The question squarely before us, as an apparent matter of first impression, is whether “activities” is so broad as to protect an operator from any breach of contract so that the operator can have no liability for breach of any contractual provision, absent willfulness. We decline to extend the reach of Reeder that far. As the Reeder court noted, exculpatory clauses are “designed to relieve one party of liability to the other for specified injury or loss incurred in the performance of the contract.” Id. at 792–93. In other words, it is a defense designed to protect one party against risks and losses, but it is not meant for offensive use to impose liabilities knowingly incurred without consent.
As we have noted, the purpose of an exculpatory clause in a joint operating agreement is to protect the operator from liability “to nonoperators for injury caused by the operator's ordinary negligence.” Crimson Expl. Operating, Inc. v. BPX Operating Co., No. 14-20-00070-CV, 2021 WL 786541, at *4 (Tex. App.—Houston [14th Dist.] Mar. 2, 2021, pet. denied) (mem. op.) (emphasis added). No precedent requires us to extend that protection further than negligent injury. See, e.g., Reeder, 395 S.W.3d at 792–93; Apache Corp. v. Castex Offshore, Inc., 626 S.W.3d 371, 394 (Tex. App.—Houston [14th Dist.] 2021, pet. filed) (“If the breach was the result of ordinary negligence, then the non-operator has no recourse.”); Crimson Expl. Operating, 2021 WL 786541, at *4; cf. Zachry Const. Corp. v. Port of Houston Auth. of Harris Cty., 449 S.W.3d 98, 116 (Tex. 2014) (holding contractual provisions “exempting a party from tort liability for harm caused intentionally or recklessly [are] unenforceable on grounds of public policy”).3 Moreover, our job is to “construe contracts from a utilitarian standpoint bearing in mind the particular business activity sought to be served, and avoiding unreasonable constructions when possible and proper.” See Plains Expl. & Prod. Co. v. Torch Energy Advisors Inc., 473 S.W.3d 296, 305 (Tex. 2015).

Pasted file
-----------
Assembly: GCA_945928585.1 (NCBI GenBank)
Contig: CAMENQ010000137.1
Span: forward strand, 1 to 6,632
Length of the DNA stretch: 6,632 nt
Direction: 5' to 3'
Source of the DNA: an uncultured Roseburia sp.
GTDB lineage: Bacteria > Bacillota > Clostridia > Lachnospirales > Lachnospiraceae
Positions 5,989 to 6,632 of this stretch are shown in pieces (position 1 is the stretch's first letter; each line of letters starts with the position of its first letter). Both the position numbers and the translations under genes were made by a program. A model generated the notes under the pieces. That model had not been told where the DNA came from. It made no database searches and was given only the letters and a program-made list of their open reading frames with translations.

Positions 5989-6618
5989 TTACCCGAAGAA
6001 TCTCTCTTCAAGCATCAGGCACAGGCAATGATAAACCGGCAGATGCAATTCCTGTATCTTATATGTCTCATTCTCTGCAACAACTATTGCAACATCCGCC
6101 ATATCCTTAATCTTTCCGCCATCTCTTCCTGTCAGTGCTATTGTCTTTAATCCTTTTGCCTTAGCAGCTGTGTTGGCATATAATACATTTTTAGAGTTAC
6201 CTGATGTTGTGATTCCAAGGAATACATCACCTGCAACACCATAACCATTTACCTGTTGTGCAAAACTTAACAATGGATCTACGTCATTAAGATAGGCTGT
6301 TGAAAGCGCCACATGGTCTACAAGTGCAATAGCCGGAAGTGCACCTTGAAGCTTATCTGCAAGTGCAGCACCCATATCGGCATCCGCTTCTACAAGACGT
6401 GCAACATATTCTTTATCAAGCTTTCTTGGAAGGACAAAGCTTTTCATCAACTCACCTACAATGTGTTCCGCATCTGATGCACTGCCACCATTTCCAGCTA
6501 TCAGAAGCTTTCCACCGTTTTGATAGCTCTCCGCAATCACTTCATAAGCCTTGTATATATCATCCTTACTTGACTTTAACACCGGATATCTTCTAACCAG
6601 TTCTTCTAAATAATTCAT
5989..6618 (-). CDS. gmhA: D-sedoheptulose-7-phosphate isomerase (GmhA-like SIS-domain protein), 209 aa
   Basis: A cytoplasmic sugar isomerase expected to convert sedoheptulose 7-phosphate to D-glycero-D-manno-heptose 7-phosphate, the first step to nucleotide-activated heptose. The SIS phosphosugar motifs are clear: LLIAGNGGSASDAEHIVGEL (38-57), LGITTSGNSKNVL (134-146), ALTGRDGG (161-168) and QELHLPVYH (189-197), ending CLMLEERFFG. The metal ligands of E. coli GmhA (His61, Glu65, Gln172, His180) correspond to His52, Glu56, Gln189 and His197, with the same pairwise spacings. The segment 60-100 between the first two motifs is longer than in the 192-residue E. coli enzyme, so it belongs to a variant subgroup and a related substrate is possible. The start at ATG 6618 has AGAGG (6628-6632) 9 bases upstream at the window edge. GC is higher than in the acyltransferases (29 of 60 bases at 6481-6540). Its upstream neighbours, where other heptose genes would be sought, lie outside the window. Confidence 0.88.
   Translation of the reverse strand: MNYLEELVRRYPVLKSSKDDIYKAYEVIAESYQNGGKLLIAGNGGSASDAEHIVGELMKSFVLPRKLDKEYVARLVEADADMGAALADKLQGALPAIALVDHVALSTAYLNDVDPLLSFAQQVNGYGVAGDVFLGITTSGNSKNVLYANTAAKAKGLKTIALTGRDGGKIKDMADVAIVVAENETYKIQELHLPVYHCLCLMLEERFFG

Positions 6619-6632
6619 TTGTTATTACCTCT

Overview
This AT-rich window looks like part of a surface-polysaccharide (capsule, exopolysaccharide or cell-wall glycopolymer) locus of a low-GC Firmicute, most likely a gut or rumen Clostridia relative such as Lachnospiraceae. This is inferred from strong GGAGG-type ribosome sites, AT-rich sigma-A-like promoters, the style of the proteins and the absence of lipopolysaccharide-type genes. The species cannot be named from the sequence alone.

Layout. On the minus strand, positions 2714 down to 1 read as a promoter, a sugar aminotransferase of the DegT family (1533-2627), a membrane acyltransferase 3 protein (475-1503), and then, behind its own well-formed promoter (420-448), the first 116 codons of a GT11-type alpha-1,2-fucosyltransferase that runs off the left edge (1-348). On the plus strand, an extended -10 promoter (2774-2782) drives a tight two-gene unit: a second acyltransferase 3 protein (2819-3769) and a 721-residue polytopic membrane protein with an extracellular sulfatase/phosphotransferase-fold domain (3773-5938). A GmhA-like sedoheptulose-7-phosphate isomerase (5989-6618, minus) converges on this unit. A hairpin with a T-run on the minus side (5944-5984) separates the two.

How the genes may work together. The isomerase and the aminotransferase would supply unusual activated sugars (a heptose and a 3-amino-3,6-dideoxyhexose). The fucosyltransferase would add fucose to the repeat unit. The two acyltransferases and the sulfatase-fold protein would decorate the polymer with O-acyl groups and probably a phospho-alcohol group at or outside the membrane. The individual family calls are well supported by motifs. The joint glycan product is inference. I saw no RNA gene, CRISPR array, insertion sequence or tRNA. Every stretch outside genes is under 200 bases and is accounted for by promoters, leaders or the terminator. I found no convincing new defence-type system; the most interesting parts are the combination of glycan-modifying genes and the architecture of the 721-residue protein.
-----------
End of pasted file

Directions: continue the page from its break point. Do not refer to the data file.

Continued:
In this case, Ankor was required under the JOAs to obtain consent for charges over $50,000, which it admittedly did not do. Ankor contends that in the event of a conflict among provisions in the JOAs, the exculpatory clause controls. However, the nonoperators do not assert that there is a conflict among JOA provisions, and we see no conflict among these provisions because the allegations against Ankor are not based on activities envisioned by the exculpatory clause. Reading the JOAs in their entirety, as we must, we conclude that the exculpatory clause does not apply under these circumstances. Accordingly, the trial court erred in rendering a take nothing judgment against the nonoperators. We sustain the nonoperators’ first issue.
II. Jury Finding on Prior Material Breach Controls
The nonoperators contend in their second issue that the jury's affirmative finding against Ankor on material breach excused the nonoperators from their payment obligations, and thus the trial court erred in rendering judgment in favor of Ankor. When one party to a contract materially breaches that contract, the other party generally is discharged or excused from further performance. Mustang Pipeline Co. v. Driver Pipeline Co., 134 S.W.3d 195, 196 (Tex. 2004) (per curiam). Specifically, in this context, a material breach by Ankor would have excused the nonoperators from making further contractual payments. See Bartush-Schnitzius Foods Co. v. Cimco Refrigeration, Inc., 518 S.W.3d 432, 436 (Tex. 2017) (per curiam). The jury found that Ankor's breach of contract was “first” and “material.”